Picador, 614 pp., £16.99, November 2007, 978 0 330 44920 5
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... is a little slower. The novel begins on 23 November 1963: ‘Last night at 3 a.m. President Kennedy had been killed.’ It was midday in Dallas when Kennedy was shot; ‘Seaman Houston and the other two recruits’ who ‘slept while the first reports travelled around the world’ must be far from home. It may be ...

Opportunities

David Gilmour, 1 June 1989

Prepared for the worst: Selected Essays and Minority Reports 
by Christopher Hitchens.
Chatto, 357 pp., £15.95, April 1989, 0 7011 3459 3
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... of the Villains section would be devoted to American politicians. Jeane Kirkpatrick and John F. Kennedy are high up in this league, but the top place is rightly reserved for Henry Kissinger. One of the mysteries about international affairs is the state of this man’s reputation. In every continent of the world (except Australia) Kissinger created ...

Short Cuts

Inigo Thomas: The Hudson Plane Crash, 11 February 2010

... of a plane in the middle of the Hudson waiting to be rescued, as others might queue for a bus. William Langewiesche was for 15 years a professional pilot who flew air-taxis and cargo planes across the US and overseas. He has written about how planes fly, about why they crash, and about the way air traffic controllers stop them colliding in mid air. Now, in ...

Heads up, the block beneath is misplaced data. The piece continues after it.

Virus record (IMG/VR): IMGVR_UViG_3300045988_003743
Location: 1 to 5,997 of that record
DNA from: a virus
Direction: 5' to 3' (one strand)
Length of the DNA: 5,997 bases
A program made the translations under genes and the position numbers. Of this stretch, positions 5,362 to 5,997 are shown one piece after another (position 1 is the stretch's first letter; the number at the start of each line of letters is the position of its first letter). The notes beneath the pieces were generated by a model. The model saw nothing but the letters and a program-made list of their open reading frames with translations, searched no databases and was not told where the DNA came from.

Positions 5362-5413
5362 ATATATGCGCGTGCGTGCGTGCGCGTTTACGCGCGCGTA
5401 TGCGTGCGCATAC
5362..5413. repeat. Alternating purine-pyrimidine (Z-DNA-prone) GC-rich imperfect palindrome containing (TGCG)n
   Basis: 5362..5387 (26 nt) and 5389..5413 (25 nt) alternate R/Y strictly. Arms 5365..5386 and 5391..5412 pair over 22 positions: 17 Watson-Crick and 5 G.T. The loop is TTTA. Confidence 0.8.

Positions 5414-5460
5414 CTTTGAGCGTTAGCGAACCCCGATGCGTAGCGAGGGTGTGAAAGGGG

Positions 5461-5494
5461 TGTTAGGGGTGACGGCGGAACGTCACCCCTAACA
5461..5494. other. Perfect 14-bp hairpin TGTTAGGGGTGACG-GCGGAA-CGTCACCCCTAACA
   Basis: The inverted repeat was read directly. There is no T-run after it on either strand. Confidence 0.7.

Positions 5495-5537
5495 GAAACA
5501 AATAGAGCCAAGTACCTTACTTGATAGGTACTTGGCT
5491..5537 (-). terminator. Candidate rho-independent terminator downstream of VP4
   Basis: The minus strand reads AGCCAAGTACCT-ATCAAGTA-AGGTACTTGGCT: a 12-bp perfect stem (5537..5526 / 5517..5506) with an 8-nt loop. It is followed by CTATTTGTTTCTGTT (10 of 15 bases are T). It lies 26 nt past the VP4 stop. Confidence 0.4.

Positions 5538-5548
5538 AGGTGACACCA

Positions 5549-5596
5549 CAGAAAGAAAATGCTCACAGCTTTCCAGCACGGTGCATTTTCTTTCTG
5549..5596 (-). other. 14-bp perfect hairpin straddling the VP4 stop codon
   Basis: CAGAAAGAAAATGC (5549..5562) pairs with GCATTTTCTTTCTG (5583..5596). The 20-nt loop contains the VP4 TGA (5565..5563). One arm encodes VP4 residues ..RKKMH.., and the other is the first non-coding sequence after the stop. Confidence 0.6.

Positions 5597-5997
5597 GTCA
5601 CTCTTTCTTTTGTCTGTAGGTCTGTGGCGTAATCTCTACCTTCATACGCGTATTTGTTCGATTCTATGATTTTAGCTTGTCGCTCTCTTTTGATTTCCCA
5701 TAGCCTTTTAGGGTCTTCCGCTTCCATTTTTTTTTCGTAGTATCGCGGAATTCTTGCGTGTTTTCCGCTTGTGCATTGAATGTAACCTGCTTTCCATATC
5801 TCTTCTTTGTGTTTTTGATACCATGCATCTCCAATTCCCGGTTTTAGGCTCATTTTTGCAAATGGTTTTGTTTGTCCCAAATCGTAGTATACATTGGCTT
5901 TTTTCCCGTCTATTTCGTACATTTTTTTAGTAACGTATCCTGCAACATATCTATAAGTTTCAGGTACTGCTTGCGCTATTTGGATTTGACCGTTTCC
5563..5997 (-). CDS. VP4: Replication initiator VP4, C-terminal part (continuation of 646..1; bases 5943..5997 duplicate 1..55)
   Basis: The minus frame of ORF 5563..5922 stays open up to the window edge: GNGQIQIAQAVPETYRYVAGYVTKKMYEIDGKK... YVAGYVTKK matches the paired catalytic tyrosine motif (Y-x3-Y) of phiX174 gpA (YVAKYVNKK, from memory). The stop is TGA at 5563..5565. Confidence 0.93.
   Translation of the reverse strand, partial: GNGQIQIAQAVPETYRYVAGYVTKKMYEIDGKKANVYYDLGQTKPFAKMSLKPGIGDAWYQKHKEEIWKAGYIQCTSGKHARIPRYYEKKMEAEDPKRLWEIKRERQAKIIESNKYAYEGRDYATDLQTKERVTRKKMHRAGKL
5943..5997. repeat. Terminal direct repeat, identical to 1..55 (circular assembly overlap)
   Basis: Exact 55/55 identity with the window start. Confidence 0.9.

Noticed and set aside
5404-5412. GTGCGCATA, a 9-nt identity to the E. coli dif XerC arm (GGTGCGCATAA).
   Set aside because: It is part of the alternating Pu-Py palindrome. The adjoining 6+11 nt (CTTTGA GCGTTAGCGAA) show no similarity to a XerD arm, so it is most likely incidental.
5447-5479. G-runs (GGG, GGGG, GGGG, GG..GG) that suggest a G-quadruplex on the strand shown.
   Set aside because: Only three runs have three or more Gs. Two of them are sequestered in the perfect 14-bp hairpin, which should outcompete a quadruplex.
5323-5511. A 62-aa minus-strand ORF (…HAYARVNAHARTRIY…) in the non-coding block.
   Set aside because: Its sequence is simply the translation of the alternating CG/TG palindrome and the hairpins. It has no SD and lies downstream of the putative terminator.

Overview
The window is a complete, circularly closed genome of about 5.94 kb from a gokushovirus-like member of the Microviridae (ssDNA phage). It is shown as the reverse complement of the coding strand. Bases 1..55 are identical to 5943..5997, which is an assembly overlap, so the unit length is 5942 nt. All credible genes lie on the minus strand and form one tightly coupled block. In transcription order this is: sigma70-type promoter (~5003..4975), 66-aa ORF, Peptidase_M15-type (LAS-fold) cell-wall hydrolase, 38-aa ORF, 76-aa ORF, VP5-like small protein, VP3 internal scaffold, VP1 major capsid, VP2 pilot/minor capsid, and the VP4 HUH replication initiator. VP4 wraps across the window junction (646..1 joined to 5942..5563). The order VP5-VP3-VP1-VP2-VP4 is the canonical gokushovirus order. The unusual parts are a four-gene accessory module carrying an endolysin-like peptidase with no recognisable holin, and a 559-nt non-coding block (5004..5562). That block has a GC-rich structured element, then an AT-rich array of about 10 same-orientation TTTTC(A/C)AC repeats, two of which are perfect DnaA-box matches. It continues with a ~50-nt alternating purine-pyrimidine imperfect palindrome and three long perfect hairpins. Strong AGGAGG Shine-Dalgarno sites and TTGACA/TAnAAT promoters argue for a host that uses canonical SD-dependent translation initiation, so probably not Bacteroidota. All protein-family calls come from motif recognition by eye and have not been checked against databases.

Who’s in charge?

Chalmers Johnson: The Addiction to Secrecy, 6 February 2003

Secrets: A Memoir of Vietnam and the Pentagon Papers 
by Daniel Ellsberg.
Viking, 498 pp., $29.95, October 2002, 0 670 03030 9
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... had repeatedly warned the Government that things would only go from bad to worse.* But Presidents Kennedy, Johnson and Nixon were interested above all in the effects the war would have on the elections of 1964, 1968 and 1972 respectively. The source of the revelations was not a long-haired anti-war radical but one of us: a Marine officer, an insider’s ...

Laundering Britain’s Past

Marilyn Butler, 12 September 1991

The Birth of the Modern: World Society 1815-1830 
by Paul Johnson.
Weidenfeld, 1095 pp., £25, September 1991, 0 297 81207 6
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... in order to address the American reader. At a thousand pages Johnson’s book is longer than Paul Kennedy’s The Rise and Fall of the Great Powers, 1988 (subtitle, ‘Economic Change and Military Conflict, 1500-2000’), or Simon Schama’s Citizens, 1989. At first glance it looks as if the reader gets a smaller return, a mere 15 years of history at a point ...